epa04813735 Greece's Prime Minister Alexis Tsipras (L) is welcomed by European Commission President Jean-Claude Juncker ahead of an emergency leaders summit on Greece at the European Commission in Brussels, Belgium, 22 June 2015. Progress has been made on Greece over the weekend, but 'we are not yet there,' European Commission President Jean-Claude Juncker said ahead of a meeting with Greek Prime Minister Alexis Tsipras. Tsipras, meanwhile, said 'this is time for a substantial and viable solution that would allow Greece to come back to growth, within the eurozone, and with social justice.'  EPA/OLIVIER HOSLET ORG XMIT: BR0

Greece’s Prime Minister Alexis Tsipras (L) is welcomed by European Commission President Jean-Claude Juncker ahead of an emergency leaders summit on Greece at the European Commission in Brussels today, June 22, 2015. Progress has been made on Greece over the weekend, but ‘we are not yet there,’ European Commission President Jean-Claude Juncker said ahead of a meeting with Tsipras. (EPA/OLIVIER HOSLET)

Financial markets are betting once again that Greece will seal an 11th-hour deal with its European creditors and avoid default and a possible exit from the eurozone.

A relief rally around the globe is underway — at least for the moment.  Stock markets in Europe are up sharply and market action on Wall Street in early trading is bullish amid hopes that a revised, last-chance Greek proposal will kick0ff real negotiations at today’s emergency meeting of European finance ministers. Even if a deal doesn’t get hashed out today, investors view the improved tenor of the talks as a sign a deal will likely get done later this week.

After the emergency meeting broke up, Dutch Finance Minister Jeroen Dijsselbloem, who chairs meetings on his euro-area counterparts, confirmed that the Greek government earlier today submitted a new set of proposals to end the impasse over more aid to Greece.

Dijsselbloem told reporters in Brussels, according to Bloomberg, that the proposals were welcomed and that a more complete assessment is still to come.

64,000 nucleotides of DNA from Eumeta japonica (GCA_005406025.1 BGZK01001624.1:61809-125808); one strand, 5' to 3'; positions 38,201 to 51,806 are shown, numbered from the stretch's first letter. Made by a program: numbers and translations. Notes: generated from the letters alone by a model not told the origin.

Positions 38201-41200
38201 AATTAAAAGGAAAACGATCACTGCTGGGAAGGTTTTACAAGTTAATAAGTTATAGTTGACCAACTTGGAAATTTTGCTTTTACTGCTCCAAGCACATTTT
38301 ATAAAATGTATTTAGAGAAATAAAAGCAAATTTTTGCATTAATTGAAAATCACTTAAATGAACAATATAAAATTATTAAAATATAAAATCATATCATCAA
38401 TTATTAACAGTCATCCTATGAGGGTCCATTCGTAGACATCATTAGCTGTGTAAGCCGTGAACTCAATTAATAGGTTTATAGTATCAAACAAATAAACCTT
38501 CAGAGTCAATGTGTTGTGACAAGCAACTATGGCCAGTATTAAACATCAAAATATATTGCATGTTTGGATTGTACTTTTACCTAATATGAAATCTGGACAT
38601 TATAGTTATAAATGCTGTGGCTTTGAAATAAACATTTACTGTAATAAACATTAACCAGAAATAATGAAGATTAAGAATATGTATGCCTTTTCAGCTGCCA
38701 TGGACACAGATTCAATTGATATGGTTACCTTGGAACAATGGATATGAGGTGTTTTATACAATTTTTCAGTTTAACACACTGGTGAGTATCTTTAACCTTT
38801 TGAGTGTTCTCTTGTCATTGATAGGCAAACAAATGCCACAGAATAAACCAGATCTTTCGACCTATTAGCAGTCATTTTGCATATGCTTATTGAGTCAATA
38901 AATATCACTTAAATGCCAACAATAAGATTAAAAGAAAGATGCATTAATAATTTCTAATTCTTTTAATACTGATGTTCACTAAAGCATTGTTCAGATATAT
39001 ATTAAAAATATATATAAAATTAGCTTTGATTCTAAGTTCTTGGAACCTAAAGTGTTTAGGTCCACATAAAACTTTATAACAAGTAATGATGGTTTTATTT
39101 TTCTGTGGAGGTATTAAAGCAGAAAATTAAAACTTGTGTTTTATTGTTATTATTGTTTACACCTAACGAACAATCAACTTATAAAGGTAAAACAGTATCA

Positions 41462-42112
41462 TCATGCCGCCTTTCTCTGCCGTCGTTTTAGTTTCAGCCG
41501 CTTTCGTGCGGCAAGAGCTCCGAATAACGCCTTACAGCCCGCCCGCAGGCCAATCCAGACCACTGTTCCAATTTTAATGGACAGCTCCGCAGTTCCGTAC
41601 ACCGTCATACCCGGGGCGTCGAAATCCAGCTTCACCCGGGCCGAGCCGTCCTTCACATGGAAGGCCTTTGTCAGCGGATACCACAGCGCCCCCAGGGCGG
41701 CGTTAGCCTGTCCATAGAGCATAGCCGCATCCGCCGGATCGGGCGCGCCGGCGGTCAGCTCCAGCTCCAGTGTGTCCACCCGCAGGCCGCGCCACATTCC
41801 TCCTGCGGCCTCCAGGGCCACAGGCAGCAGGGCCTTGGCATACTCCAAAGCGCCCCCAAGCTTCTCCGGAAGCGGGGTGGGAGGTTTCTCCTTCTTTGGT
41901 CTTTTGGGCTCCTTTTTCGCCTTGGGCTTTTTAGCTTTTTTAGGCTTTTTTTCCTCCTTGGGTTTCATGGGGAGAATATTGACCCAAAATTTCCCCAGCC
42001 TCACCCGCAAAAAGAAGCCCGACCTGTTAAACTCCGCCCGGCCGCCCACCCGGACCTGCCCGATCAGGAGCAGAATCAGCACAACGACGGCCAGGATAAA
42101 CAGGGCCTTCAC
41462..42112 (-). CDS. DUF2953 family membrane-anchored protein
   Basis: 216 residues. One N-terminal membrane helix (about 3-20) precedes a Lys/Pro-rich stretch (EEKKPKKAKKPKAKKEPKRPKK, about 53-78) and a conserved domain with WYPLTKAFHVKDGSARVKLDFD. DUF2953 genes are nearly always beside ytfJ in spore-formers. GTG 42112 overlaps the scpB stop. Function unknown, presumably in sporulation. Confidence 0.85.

“It’s an opportunity to get a deal this week and that’s what we’ll work for,” he said.

In early trading, U.S. shares are heading higher, taking the cue from stock markets in Europe, which are up sharply. Minutes after the opening bell on Wall Street the Dow Jones industrial average was up 120 points, or 0.7%, to 18,136. The Dow is on pace to erase all of Friday’s triple-digit loss.

Stock indexes in Europe were up even more. The German Dax is up 3.1%, the CAC 40 in Paris is up 3.1% and the FTSE 100 in London is 1.3% higher. The biggest gains are in Greece, where shares of the Athex composite index are up more than 6%.

Greece, according to reports, has made a number of concessions and reforms to its creditors, including talk of gradually increasing the retirement age for government employees, which would reduce the government’s pension obligations. However, details of the new Greek proposals remain scarce.

Still, Martin Selmayr, a senior aide to Jean-Claude Juncker, the European Commission’s president, wrote in a Twitter post early Monday that the proposals by the Greek government were a “good basis for progress.”

Hopes for a deal eventually  getting done has been accompanied today by the resumption of risk-taking by investors, who are betting that a worst-case outcome to the Greek debt deal talks are less likely. Markets, of course, have been volatile in recent sessions as the June 30 deadline for Greece’s $1.8 billlion debt payment to the International Monetary Fund moves ever closer.

What are the odds of a deal?

“The most likely outcome, with a 75% probability, is a deal,” Credit Suisse analysts said in a note on Monday, according to Reuters. “An unfortunate but predictable feature of European crisis decision-making is that such deals are only ever made at the last minute, ‘at the edge of the abyss’,” the firm said.